Is Allah God?
In high school I read a (comic) book that claimed that Allah was a myth created out of an idol worshipped during the pre-Islamic era. Eh? Hello? Where is the sense in a faith based on an idol then going on to condemn not only the worship of idols, but the association of anything with God?
It’s a tragically funny accusation, but it does neatly brings us to the first essential Root without which, there is no Islam. Literally. And that belief is:
- That there is Only One God. (Arabic: Tawhid)
Simple, right? It actually is. 🙂 (Anyone ever wondered why finding the Truth isn’t so much about adding complicated layers, but rather distilling down to the bare basics?)
Tawhid means that Allah – which is an Arabic name for God – is One. Absolutely, Infinitely, Perfectly so. This Oneness applies in every sense. For example, when counting in Arabic you say wahid, ithnayn, thalatha… (one, two, three). However, you cannot say God is wahid. You say instead that God is Ahad.
Ahad is a One that is uniquely used for God. It is a One that cannot be added to or subtracted from, divided or multiplied, neither can it be categorized into a one of a ‘kind’. It has no numerical value, just a theological one.
This Oneness extends in principle to the Unity of God, because He is Absolute to such an extent that only He exists and through His Existence do all other things exist. He Unites all things into one harmonious Whole and everything reflects this Unity from vastest expanse of the cosmos to the the smallest atomic structure that constitutes the universe.
In its purest form, Tawhid means admitting God is the Only Reality. So when, for example, a Muslim says “Allahu Akbar” (God is Great), what he or she means is that God is Great and there is no greatness except His. The same applies for every attribute of God – Beauty, Love, Mercy, Glory – all these exist in their absolute form in Him.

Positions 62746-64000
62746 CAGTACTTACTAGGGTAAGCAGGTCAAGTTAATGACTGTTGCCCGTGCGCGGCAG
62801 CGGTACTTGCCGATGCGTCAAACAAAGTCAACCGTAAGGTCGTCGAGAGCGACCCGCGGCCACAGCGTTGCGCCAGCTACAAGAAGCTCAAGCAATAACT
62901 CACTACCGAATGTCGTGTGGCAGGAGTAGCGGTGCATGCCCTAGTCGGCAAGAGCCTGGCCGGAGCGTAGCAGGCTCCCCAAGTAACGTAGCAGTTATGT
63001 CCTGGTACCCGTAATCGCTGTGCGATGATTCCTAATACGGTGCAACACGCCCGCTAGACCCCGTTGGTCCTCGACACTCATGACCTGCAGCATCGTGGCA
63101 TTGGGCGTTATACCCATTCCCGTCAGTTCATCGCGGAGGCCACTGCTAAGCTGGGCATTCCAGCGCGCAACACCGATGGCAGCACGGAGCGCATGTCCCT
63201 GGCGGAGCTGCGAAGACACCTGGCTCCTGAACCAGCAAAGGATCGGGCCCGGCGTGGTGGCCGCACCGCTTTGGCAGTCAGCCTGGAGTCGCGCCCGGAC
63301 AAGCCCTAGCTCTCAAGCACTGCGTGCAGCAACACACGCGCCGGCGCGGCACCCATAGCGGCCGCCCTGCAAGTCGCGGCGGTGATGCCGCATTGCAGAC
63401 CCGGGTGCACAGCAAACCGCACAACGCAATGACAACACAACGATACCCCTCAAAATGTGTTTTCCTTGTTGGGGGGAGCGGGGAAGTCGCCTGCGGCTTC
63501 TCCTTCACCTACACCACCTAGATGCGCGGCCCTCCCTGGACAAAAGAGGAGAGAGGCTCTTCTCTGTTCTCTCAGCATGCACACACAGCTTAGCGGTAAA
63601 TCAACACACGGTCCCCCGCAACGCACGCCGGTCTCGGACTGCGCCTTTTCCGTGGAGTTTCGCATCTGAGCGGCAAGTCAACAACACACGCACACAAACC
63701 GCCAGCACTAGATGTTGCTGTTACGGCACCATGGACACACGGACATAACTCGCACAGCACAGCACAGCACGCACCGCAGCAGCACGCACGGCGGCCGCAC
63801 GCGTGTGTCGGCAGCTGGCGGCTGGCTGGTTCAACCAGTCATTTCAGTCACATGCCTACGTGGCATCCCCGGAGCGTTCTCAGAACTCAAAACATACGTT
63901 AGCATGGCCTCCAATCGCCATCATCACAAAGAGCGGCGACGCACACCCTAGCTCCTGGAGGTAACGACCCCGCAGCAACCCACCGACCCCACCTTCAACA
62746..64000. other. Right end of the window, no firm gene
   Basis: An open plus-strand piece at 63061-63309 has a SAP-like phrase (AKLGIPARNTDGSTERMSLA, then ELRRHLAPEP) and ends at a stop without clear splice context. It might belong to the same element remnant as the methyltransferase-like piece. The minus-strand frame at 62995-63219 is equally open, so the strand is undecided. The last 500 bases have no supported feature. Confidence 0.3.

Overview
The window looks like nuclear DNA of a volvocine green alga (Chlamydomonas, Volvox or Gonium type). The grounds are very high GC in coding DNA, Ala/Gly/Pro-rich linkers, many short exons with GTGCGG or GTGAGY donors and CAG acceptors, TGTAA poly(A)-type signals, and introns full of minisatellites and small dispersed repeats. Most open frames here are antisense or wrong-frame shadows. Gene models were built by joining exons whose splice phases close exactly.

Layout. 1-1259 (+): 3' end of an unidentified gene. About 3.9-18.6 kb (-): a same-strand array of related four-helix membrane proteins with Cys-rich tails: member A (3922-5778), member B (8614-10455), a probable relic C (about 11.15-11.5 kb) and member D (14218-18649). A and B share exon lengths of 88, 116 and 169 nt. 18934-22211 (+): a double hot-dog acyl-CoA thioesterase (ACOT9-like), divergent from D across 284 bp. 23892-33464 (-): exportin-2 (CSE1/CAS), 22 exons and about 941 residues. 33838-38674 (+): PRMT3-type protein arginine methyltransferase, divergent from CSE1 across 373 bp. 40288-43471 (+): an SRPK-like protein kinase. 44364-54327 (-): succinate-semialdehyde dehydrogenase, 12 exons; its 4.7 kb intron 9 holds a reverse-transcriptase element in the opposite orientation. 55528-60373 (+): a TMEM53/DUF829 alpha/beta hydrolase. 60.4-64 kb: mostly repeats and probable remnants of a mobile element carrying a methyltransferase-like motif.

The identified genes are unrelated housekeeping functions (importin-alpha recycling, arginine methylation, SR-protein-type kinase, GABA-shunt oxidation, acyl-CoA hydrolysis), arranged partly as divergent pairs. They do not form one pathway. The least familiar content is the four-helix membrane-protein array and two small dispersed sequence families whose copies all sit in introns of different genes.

It’s not just in attributes that we consider God as absolute, but also in existence. You’ll often hear descriptions of Allah being Eternal in such a way that He is the First for Whom there is no ‘before’ and the Last for Whom there is no ‘after’; that He Exists, but not through the phenomenon of coming into being; that He is Everywhere but not in the sense of occupying space. So Tawhid means believing that God is not limited by time, space, ability or anything really, because everything has been created by Him and is constantly in need of Him to exist.
The thing I really *heart* about Islamic theology is how versatile it is. The basics never change, but you can explore it from almost any angle and come across a new facet that will make you sit back and go ‘hmmm’. Like this excerpt:
“Because God is at once absolute and infinite, the Divine Nature, although usually referred to in the masculine, also possesses a feminine ‘aspect’, which is, in fact, the principle of all femininity. If God in His absoluteness and majesty is the Origin of the masculine principle, in His Infinitude and beauty, God is the Origin of femininity…The Islamic conception of God, while emphasizing His Majesty is certainly not oblivious to His Beauty, and this truth is reflected not only in female spirituality in Islam but in the female dimension of all Islamic spirituality.
(Seyyed Hossein Nasr, Encyclopaedia of Islamic Spirituality, Volume One: Foundations)
When I read this, the first thing that came to my mind was how much yin and yang there was in this theory. The fact that the Unity of God comes from His being Judge and Creator as well as Cherisher and Nourisher. That He metes out Justice, and is also Merciful; that He is All-Powerful and yet Forgiving. That He is not only the Truth we seek out, but the Balance as well.